Christmas is supposed to be a time of happiness and joy, but the traditional season of goodwill can also be challenging for a lot of people. For those struggling with bereavement, loneliness and a wide range of other situations, the Christmas period can be very difficult.

People who are struggling with an addiction or are in recovery face a unique set of challenges – as do their family, friends and loved ones. Christmas is also traditionally a time of over-indulgence. Alcohol plays a big part in celebrations in many households, which can result in a lot of triggers and temptations.

At the end of the day, it is the responsibility of the person involved to maintain their recovery. But there are a number of things you can do to help them. Setting everyone at ease is part of being a good host after all, and helping your guests to sidestep those traps and temptations can also help to avoid difficult situations before they arise.


Don’t ‘Cancel’ Christmas!

If you have a relative or loved one struggling with substance misuse or addiction issues, you might be tempted to avoid inviting the person to your home over Christmas. There could be a number of reasons for this, including avoiding potential disruption. This could be a valid issue if you think the person might become aggressive, for example, especially around children. This is generally more likely to be the case when people are still drinking or using drugs, however, rather than when they are in recovery.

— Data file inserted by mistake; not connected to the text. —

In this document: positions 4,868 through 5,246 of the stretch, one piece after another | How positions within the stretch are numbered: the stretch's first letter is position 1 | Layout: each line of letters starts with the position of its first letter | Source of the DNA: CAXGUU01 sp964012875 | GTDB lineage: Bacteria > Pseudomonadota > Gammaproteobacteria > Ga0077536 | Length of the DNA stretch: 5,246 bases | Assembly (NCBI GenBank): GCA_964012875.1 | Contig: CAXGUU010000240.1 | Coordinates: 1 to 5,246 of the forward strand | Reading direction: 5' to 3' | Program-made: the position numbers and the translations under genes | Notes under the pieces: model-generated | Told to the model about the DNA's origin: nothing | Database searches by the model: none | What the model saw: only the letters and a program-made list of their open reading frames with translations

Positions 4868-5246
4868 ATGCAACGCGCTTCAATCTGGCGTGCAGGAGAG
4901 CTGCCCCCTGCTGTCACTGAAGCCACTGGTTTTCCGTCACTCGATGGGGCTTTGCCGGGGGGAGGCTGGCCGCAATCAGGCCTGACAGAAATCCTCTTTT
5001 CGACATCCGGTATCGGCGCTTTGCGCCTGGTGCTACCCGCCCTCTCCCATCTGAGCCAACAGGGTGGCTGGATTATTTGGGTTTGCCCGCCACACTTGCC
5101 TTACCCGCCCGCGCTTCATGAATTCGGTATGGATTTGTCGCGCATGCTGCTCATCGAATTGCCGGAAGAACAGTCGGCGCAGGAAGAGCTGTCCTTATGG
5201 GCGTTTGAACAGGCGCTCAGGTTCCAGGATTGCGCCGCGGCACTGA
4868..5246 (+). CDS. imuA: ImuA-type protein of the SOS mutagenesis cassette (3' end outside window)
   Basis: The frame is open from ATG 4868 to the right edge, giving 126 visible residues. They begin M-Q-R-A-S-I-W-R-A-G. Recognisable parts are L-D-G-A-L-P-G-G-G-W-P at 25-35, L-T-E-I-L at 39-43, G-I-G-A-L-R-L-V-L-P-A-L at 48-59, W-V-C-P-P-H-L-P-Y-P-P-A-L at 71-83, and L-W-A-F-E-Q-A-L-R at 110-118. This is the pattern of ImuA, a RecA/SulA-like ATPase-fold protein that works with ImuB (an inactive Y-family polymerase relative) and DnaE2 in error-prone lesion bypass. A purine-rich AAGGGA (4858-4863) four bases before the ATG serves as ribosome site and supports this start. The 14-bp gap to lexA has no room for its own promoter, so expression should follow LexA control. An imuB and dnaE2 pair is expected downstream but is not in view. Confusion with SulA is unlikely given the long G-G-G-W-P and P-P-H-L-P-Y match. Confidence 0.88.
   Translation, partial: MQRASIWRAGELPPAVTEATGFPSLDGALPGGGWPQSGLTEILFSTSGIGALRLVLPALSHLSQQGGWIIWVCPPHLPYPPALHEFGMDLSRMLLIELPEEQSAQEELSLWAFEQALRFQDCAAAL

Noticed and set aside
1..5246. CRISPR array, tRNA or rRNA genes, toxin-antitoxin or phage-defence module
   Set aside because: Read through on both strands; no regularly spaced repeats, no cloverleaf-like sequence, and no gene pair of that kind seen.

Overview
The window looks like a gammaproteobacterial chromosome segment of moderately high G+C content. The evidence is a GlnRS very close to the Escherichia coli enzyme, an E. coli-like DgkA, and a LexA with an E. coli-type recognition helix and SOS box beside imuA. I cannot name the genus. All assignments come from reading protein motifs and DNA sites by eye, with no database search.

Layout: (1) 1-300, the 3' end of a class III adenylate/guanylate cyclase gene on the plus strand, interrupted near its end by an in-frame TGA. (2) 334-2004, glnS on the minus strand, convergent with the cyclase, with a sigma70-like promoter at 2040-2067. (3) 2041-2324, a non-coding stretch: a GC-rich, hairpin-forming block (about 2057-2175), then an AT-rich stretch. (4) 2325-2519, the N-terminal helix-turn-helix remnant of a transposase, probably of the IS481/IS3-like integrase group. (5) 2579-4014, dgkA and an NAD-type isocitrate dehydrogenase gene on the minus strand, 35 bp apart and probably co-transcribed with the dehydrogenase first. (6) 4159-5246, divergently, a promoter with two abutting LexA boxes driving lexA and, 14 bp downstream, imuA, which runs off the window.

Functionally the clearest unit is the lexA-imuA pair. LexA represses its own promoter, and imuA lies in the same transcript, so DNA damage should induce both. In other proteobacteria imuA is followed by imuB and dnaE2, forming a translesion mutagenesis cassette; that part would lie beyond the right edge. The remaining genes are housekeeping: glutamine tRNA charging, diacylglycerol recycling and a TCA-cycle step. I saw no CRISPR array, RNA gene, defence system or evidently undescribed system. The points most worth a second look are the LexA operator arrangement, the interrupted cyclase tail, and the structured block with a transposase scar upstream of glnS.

If you are worried about what other people – including other family members might think – it’s worth putting yourself in the place of the person in recovery for a moment. While much of the stigma around addiction has been broken down over recent years it can still remain, particularly (though not always) in older generations. Adding to that stigma or excluding the person in recovery can be a huge blow, adding to their sense of isolation, damaging their self-worth and affecting their mental health. Ultimately, it can also impact their efforts to recover, potentially triggering a relapse.

Attempting to tackle an existing drink or drug addiction is always a positive and brave step. It is also very difficult and more likely to be successful if the person has the help and support of their loved ones.


Remove Triggers and Temptations

One of the best things you can do when hosting a recovering addict at Christmas is to remove temptation from them. Most households do not openly take drugs over the festive period, but many do drink alcohol – and often to excess.

Stock up on soft drinks and it should go without saying that you should never offer a recovering alcoholic an alcoholic drink. An attitude of ‘just one won’t hurt’ or a family tradition of raising a toast or starting the day with a breakfast tipple could have very bad consequences for a recovering addict, potentially leading to a serious relapse and setting them back to square one.

One solution would be to host a ‘dry’ Christmas with no alcohol involved at all. If you take this route, it’s probably best to inform other guests in advance so no one brings a bottle or demands a glass of wine with their dinner. If this is not something you feel you can do, you should still try to minimise their exposure to alcohol.